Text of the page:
gov/reports/innovation/P040101PromotingInnovationandCompetitionrpt0704.pdf (citing Gregory Tassey, Standardization in Technology-Based Markets, 29 Res. Pol’y 587, 589–90 (2000)).
 See, for example, Standard Settings Organizations and Standards List, ConsortiumInfo.org, http://www.consortiuminfo.org/links/ (last visited Jul. 27, 2020), for a list of SSOs and standards in a variety of fields. Some prominent examples are the Institute of Electrical and Electronics Engineers (IEEE), which develops standards for telecommunications, information technology, and power generation; the European Telecommunications Standards Institute (ETSI); and the American National Standards Institute (ANSI).
 The terms “innovators” and “implementers” are simply shorthand to highlight the different natures of the two sides that are attracted to an SSO. It is not to suggest that those who seek to have their intellectual property become standardized are not also implementers in other contexts—nor that those who seek to implement the standard are not innovators in their own right.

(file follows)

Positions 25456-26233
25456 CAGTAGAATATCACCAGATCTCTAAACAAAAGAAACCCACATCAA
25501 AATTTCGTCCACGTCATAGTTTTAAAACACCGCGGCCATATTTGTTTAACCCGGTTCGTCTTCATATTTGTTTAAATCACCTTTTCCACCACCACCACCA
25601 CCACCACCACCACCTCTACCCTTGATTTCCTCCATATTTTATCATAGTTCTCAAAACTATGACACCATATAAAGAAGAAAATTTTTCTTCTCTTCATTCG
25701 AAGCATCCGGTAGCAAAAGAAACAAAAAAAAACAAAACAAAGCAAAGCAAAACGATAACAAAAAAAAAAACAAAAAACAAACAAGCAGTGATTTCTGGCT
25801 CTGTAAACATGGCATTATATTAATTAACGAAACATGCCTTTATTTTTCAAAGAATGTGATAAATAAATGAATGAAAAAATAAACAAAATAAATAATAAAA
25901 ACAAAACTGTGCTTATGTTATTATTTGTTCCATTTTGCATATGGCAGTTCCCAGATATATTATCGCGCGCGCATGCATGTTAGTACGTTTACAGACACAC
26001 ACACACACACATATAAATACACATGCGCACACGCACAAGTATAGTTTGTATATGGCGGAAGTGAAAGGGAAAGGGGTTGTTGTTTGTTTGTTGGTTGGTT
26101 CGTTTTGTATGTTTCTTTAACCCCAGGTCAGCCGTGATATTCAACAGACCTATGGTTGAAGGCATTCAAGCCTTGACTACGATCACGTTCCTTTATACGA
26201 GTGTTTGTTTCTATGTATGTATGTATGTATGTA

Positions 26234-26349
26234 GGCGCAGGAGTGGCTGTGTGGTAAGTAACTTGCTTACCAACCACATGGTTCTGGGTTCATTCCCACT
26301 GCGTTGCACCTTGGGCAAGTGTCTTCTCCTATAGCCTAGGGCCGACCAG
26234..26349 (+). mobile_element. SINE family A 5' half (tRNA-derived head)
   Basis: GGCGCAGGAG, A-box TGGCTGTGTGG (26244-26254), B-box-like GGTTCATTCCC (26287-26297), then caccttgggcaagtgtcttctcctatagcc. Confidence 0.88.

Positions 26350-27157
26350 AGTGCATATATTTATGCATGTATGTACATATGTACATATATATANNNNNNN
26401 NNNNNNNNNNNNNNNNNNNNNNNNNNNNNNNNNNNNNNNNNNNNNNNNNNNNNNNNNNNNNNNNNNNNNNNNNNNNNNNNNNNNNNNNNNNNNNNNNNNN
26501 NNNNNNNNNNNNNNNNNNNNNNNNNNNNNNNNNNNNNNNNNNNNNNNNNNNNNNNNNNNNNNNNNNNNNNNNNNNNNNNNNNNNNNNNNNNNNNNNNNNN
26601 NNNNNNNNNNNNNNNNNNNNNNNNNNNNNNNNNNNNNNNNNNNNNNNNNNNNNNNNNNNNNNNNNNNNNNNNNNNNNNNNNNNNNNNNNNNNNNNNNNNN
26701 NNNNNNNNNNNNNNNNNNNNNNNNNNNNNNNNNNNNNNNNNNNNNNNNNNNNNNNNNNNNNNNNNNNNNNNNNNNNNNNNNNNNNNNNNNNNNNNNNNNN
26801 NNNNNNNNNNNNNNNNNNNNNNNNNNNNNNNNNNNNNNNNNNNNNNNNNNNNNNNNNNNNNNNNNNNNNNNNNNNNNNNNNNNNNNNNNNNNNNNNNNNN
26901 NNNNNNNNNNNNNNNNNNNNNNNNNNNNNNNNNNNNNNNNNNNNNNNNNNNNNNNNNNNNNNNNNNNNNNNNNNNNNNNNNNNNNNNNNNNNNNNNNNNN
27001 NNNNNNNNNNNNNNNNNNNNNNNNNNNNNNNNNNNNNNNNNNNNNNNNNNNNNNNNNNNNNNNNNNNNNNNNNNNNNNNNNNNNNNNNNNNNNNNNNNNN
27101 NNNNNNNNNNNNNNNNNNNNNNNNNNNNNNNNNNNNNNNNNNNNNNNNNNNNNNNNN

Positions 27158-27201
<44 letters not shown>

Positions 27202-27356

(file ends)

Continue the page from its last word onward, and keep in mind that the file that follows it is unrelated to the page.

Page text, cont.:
Innovators are interested in protecting their intellectual property rights, having their technology widely adopted, and receiving a sufficient return on their investment. Implementers are interested in access to the latest technology, assurance that an adopted technology will be widely implemented (and thus avoiding lock-in with the wrong technology—colloquially, “betting on the wrong horse”), and paying reasonable royalties. SSOs implement policies to balance these interests as they seek to increase the size of both groups.
 The observability of an ad interaction is a technological limitation. For instance, cameras conceivably could follow the eyes of a user and reliably determine whether an ad has been viewed on a website.
 The same could be said for stock exchanges such as the Nasdaq and NYSE.
 Evans, supra note 48, at 335.
 Filistrucchi et al., supra note 52, at 298–99.
 See, e.g., Codrut Neagu, 8 Ways in Which Microsoft Makes Money From Windows 10, Digital Citizen (Jun. 20, 2019), https://www.digitalcitizen.life/how-microsoft-makes-money-windows-10.